The FBI is investigating the destructive cyber-attack at Sony Pictures, and also warning that other companies could be next.
Sources say the cyber-attack on Sony Picures used an especially aggressive malware capable of erasing hard drives and crashing computer networks.
Hackers, calling themselves "The Guardians of Peace," stole the personal information of more than 6,000 Sony employees, and four unreleased Sony films were posted to the Internet.
Now investigators are wondering if the attack might be retaliation for another upcoming Sony movie "The Interview," a comedy in which TV reporters are recruited to assassinate North Korean leader Kim Jong-un.
Investigators wonder if the plot of that movie may have triggered retaliation against Sony. Sources say the malware code is written in Korean, and North Korean hackers have used a similar cyber weapon before in a 2013 attack on banks and broadcasters in South Korea.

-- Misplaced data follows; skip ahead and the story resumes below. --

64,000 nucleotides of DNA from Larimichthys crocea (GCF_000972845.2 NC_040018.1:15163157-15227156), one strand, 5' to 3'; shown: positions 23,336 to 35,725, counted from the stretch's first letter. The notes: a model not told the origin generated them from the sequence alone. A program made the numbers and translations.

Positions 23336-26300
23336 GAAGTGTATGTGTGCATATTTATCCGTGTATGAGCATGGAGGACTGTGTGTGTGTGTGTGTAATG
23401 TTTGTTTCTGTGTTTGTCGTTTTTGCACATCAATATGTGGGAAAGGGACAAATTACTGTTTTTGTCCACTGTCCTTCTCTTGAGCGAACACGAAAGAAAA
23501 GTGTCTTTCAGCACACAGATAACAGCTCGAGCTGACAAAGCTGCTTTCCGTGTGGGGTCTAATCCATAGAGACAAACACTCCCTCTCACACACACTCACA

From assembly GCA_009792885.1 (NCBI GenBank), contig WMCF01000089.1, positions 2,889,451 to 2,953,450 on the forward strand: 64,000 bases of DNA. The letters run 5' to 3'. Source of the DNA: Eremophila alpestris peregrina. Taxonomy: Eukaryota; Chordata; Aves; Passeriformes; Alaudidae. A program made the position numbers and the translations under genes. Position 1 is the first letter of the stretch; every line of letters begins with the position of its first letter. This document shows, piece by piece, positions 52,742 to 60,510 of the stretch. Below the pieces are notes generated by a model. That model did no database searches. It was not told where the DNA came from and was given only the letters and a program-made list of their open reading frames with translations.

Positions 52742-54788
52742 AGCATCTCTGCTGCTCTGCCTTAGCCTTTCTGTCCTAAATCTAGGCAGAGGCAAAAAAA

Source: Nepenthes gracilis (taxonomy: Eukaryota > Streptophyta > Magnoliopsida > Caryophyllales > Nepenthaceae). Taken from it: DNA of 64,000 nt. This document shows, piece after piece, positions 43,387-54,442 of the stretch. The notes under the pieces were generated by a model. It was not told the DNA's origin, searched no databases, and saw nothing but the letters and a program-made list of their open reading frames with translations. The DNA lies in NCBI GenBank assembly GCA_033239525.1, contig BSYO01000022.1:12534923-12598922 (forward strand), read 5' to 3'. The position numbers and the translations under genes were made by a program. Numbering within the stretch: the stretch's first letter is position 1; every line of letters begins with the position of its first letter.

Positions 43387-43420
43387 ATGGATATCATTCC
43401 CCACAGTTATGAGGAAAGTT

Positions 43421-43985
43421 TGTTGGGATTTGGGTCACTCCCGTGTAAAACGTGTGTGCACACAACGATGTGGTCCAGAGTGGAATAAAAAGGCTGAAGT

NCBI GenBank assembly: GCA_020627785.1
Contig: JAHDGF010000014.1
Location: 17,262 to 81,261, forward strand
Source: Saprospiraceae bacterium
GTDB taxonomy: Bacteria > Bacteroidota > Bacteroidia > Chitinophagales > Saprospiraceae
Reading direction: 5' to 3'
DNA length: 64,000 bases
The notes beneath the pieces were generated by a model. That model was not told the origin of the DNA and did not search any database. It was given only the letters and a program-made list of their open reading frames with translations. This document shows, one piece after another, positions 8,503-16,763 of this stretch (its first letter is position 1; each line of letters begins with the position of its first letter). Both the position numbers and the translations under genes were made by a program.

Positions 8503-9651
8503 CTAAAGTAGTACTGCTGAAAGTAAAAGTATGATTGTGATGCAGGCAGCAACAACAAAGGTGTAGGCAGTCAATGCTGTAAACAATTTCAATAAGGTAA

Cyber analyst James Lewis says the use of malicious software that can destroy data is an escalation on the cyber front.
"This signals a new capability for North Korea," he said. "Most of the breaches are smash and grab. So, if the North Koreans did indeed erase data, that's a step up. That's more like an attack than what we've seen in the past."
Lewis says that kind of damage can be permanent if companies, like Sony, don't routinely back up sensitive files.
"My lesson is, you know, if you're going to make fun of the Dear Leader, maybe you should think twice if you don't have backups."
The FBI has not publicly identified North Korea as a suspect. But, federal investigators are sharing information about the malware with other companies and urging them to tighten cyber defenses.
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